Perhaps the loss of the House may actually prove to be a mixed blessing for Trump. Democrats will achieve control of all the investigative committees and their accusations and subpoenas will make Trump’s life even more miserable than it was before, while surely removing any chance that significant elements of Trump’s remaining agenda will ever be enacted. However, although Trump had reached the presidency by advocating a radical populist-nationalist agenda, he has hardly governed in those terms. For his first two years in office, he sunk nearly all his political capital into enacting huge tax cuts for the rich, wholesale Wall Street deregulation, large increases in military spending, and an extremely pro-Israel foreign policy—exactly the sort of policies near-and-dear to the establishment conservative candidates whom he had crushed in the Republican primaries. Meanwhile, his jilted grassroots supporters have had to settle for some radical rhetoric and a regular barrage of outrageous Tweets rather than anything more substantive. With Republicans in full control of Congress, finding excuses for this widespread betrayal was quite difficult, but now that the Democrats have taken the House, Trump’s apologists can more easily shift the blame over to them.

Meanwhile, a considerably stronger Republican Senate will certainly ease the way for Trump’s future court nominees, especially if another Supreme Court vacancy occurs, and there will be little chance of any difficult Kavanaugh battles. However, here once again, Trump’s supposed radicalism has merely been rhetorical. Kavanaugh and nearly all of his other nominees have been very mainstream Republican choices, carefully vetted by the Federalist Society and other conservative establishment groups, and they would probably have been near the top of the list if Jeb Bush or Marco Rubio were sitting in the Oval Office.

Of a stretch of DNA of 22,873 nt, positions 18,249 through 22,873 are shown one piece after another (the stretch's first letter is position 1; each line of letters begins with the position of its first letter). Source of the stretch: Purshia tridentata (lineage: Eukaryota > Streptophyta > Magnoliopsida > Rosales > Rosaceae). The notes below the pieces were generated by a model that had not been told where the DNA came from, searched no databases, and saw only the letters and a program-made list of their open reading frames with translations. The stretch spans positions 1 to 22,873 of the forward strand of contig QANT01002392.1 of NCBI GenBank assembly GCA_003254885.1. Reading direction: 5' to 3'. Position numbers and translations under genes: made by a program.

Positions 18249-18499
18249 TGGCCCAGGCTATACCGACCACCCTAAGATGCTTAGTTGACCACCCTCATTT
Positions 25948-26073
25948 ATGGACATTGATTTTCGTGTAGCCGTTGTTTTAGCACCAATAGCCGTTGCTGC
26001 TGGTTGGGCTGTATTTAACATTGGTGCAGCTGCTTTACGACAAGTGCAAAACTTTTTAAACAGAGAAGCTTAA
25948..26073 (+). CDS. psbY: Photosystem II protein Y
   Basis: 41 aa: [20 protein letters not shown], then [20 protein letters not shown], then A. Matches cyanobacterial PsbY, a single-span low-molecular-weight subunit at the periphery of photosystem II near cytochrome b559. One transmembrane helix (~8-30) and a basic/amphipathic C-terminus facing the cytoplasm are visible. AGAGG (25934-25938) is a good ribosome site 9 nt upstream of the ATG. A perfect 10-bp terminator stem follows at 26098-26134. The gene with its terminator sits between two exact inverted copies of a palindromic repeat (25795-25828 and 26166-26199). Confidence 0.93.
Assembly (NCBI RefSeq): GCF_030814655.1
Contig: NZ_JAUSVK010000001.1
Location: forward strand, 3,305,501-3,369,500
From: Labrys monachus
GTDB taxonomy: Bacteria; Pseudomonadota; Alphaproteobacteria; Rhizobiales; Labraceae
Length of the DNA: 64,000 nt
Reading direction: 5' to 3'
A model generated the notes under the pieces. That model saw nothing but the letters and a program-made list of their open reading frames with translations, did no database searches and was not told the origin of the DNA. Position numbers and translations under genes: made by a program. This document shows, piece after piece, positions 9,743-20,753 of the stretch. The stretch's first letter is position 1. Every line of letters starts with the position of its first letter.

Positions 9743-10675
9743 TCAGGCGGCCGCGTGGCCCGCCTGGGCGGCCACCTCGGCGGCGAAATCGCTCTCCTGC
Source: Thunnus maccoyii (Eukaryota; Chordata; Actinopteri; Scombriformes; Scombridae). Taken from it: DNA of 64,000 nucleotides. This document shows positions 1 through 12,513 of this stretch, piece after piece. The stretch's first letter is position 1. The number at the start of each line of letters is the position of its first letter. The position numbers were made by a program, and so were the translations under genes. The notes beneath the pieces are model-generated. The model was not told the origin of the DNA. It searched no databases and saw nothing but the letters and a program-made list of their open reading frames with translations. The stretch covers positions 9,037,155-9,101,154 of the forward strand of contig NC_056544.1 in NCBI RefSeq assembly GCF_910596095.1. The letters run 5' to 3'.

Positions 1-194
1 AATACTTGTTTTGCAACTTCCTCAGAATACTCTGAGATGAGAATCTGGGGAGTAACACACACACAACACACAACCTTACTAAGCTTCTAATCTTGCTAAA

Both Trump’s supporters and his opponents claim that his presidency represents a drastic break from Republican business-as-usual, and surely that was the hope of many of the Americans who voted for him in 2016, but the actual reality often seems rather different.

Although the net election results were not particularly bad for the Republicans, the implications of several state races seem extremely worrisome. The highest profile senate race was in Texas, and Trump may have narrowly dodged a bullet. Among our largest states, Texas ranks as by far the most solidly Republican, and therefore it serves as the central lynchpin of every Republican presidential campaign. The GOP has won every major statewide race for more than twenty years, but despite such seemingly huge advantages, incumbent Sen. Ted Cruz faced a very difficult reelection race against a young border-area Congressman named Beto O’Rourke, who drew enormous enthusiasm and an ocean of local and national funding.

I was actually in Texas just a couple of days before the vote, speaking at a Ron Paul-related conference in the Houston area, and although most of the libertarian-leaning attendees thought that Cruz would probably win, they all agreed with the national media that it would probably be close. Cruz’s final victory margin of less than three points confirmed this verdict.

But if things had gone differently, and O’Rourke had squeaked out a narrow win, our national politics would have been immediately transformed. Any Republican able to win California has a near-lock on the White House, and the same is true for any Democrat able to carry Texas, especially if the latter is a young and attractive Kennedyesque liberal, fluent in Spanish and probably very popular with the large Latino populations of other important states such as Florida, Arizona, Nevada, and Colorado. I strongly suspect that a freshman Sen. O’Rourke (R-Texas) would have been offered the 2020 Democratic nomination almost by acclamation, and barring unexpected personal or national developments, would have been a strong favorite in that race against Trump or any other Republican. Rep. O’Rourke raised an astonishing $70 million in nationwide donations, and surely many of his contributors were dreaming of similar possibilities. A shift of just a point and a half, and in twenty-four months he probably would have been our next president. But it was not to be.

Still, the very close nature of the race does not bode well for long-term Republican control over what has certainly become one of their must-win states. O’Rourke may have been an especially attractive candidate and Cruz has often described as unlikeable, but a small margin of victory drawn entirely from the older and whiter portion of the Texas electorate reinforces the growing GOP fear that changing demographics are inevitably shifting Texas toward the Democrats.